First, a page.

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Moon-Race Team Reserves Rocket to Land Rovers Near Apollo 17 Site
Artist's rendering of PTScientists' Audi lunar quattro rover driving to the Apollo 17 lunar roving vehicle on the moon.
Credit: PTScientists via collectSPACE.com

A Berlin-based group of rocket scientists and engineers are aiming to land a pair of privately funded Audi-branded robotic rovers on the moon and drive them to inspect NASA's Apollo 17 lunar roving vehicle, marking 45 years since humans last drove on another world.

PTScientists (Part Time Scientists), one of 16 teams still in the running for the $30 million Google Lunar XPRIZE, has been developing its Autonomous Landing and Navigation Module (ALINA) lunar lander and Audi lunar quattro rovers since 2008. Now, the team has secured a launch contract with Spaceflight Inc., a rocket rideshare broker in Seattle.

"It's the last piece of the puzzle," said Robert Bohme, CEO of PTScientists, in a statement released on Tuesday (Nov. 29). "We have been busy designing and testing our rovers, developing our transport and landing spacecraft, and now we have secured our ride to space." [Google Lunar X-Prize: The Private Moon Race Teams (Images)]

PTScientists' Audi lunar quattro rover seen during qualification tests for its 2017 mission to the moon.
PTScientists' Audi lunar quattro rover seen during qualification tests for its 2017 mission to the moon.
Credit: PTScientists

PTScientists plans to land its rovers in the moon's Taurus-Littrow valley, the last place humans set foot on the lunar surface in December 1972, in the hopes of getting a closer look at how the Apollo moon buggy has survived over the past four and a half decades in the extreme temperatures and inhospitable conditions on the moon.

"There is a reason we have chosen the Apollo 17 landing site," Karsten Becker, PTScientists electronics head, said in a call with reporters on Tuesday. "That is because the Taurus-Littrow valley is geographically very interesting — that is why it was chosen for Apollo 17 — but it is also a very well documented site. There are many pictures where you can see that it is very flat, and that there are not that many stones laying around."

The landing site has been chosen to be within reach of the Apollo 17 site, but not so close that it could risk damage to the NASA preservation heritage area.

"We want to land 3 to 5 kilometers [2 to 4 miles] away from the [Apollo 17] landing site," said Becker.

The Google Lunar XPRIZE, which was first announced in 2007, will reward the first privately funded mission to the moon that is able to drive 500 meters (0.3 miles) and send back HD video to Earth. There is a bonus prize offered for teams to image the Apollo landing sites.

Apollo 17 commander Gene Cernan, the "last man on the moon," talks with members of the PTScientists moon mission team.
Apollo 17 commander Gene Cernan, the "last man on the moon," talks with members of the PTScientists moon mission team.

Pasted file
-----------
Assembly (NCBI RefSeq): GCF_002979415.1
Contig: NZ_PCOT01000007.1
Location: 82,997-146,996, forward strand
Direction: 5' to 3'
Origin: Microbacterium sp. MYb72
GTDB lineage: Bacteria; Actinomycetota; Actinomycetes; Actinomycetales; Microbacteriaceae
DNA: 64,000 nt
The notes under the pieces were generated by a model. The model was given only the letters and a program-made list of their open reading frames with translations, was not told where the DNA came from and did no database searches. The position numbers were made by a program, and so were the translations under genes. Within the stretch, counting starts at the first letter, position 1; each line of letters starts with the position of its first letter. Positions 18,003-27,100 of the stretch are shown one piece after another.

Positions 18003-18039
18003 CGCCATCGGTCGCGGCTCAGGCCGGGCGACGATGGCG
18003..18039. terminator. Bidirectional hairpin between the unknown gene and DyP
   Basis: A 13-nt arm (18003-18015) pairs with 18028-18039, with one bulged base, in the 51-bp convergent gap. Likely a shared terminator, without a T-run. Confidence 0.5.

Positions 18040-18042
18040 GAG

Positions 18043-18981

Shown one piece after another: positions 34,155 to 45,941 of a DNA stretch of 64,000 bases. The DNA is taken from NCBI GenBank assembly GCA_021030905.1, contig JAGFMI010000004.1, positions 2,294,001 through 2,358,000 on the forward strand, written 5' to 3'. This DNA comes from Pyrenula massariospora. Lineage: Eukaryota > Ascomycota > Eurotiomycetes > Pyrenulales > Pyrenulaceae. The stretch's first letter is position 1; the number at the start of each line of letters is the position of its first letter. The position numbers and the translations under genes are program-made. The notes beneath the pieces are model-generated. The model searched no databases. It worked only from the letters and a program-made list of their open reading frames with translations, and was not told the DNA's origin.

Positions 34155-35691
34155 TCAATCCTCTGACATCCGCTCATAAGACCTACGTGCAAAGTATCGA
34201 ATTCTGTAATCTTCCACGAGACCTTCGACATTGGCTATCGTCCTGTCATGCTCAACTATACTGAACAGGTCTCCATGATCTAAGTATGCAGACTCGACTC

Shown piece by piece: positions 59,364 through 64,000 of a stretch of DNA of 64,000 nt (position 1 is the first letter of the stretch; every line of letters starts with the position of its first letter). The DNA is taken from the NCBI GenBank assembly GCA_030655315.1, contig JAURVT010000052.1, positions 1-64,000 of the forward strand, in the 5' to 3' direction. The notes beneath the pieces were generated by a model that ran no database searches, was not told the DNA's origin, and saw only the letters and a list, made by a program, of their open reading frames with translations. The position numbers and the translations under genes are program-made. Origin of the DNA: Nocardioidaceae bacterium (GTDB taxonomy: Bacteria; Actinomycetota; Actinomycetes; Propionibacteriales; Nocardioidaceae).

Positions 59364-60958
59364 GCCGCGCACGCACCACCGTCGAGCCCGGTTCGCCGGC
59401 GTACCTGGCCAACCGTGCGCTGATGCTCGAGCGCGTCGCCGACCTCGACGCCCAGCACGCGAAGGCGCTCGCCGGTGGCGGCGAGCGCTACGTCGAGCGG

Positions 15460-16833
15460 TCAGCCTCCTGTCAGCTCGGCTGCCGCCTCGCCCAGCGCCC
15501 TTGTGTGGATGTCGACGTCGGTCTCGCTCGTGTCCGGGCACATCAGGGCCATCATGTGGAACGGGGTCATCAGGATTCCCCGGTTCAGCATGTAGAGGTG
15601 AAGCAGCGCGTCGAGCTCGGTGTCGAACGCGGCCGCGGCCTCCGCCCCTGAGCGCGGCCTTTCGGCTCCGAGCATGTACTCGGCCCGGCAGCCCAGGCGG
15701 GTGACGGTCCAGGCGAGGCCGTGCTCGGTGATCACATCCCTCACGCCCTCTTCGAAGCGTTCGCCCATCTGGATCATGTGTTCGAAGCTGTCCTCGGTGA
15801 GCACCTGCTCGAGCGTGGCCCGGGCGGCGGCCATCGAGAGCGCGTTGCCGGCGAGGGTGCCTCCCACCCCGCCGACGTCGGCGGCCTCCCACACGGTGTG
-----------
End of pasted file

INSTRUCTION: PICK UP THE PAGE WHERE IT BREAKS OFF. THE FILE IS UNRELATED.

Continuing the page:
Credit: PTScientists

PTScientists' goal of driving to and imaging the Apollo 17 landing site has earned the support of the only two people who've been there, astronauts Gene Cernan and Harrison Schmitt, although their support came with a condition.

"Cernan said the team is not allowed beat the lunar speed record he set while on the moon!" stated PTScientists in its release.

(The Apollo lunar roving vehicle was designed with a top speed of about 8 mph [13 km/h], though Cernan recorded a maximum speed of 11.2 mph [18 km/h], establishing his unofficial lunar land-speed record.)

Working with German automobile manufacturer Audi as its technology partner, PTScientists has built two lightweight, solar-powered rovers capable of collecting data and high-definition video. The Audi lunar quattro features four-wheel drive and active suspension, which will help it navigate the regolith-covered surface.

"We're more used to designing cars on Earth, but when we heard what the PTScientists were planning, we wanted to support them," said Audi project director Ulrich Schwarze, "by sharing some of the knowledge we have built up over decades of vehicle design and manufacturing."

The Audi lunar quattro rover's projected maximum speed is 2.2 mph (3.6 km/h) — so Cernan can rest easy that his 45-year-old record is safe for now. Two stereo cameras, to acquire 3D images, are mounted to a moving head at the front of the vehicle. The rover's third camera will be used to study materials and to capture panoramic images.

Many of the rover's components are made of high-strength aluminum. A swiveling solar panel will capture sunlight to power the wheel hub motors. All four wheels can rotate 360 degrees.

PTScientists' Autonomous Landing and Navigation Module, or ALINA, lunar lander.
PTScientists' Autonomous Landing and Navigation Module, or ALINA, lunar lander.
Credit: PTScientists

PTScientists do not yet know which commercial rocket will launch the ALINA lander and Audi rovers. Its arrangement with Spaceflight, Inc. — pending its confirmation by Google Lunar XPRIZE representatives — will make PTScientists the fourth team to secure a launch contract, after the Israeli SpaceIL, U.S. Moon Express and international Synergy Moon teams.

The four-legged ALINA is capable of transporting up to 220 lbs. (100 kilograms) of payload to the moon, which is enough to carry the pair of Audi lunar quattros and still have room for scientific and commercial payloads. PTScientists has agreements to deliver payloads from the U.S., Canada and Sweden, and continues to market the opportunity.

"If we succeed, we'll have done something that previously only governments have been able to do," stated Bohme. "We want our mission to inspire others."

Watch international best-selling author Frank Schätzing describe PTScientists' and Audi's mission to the moon at collectSPACE.

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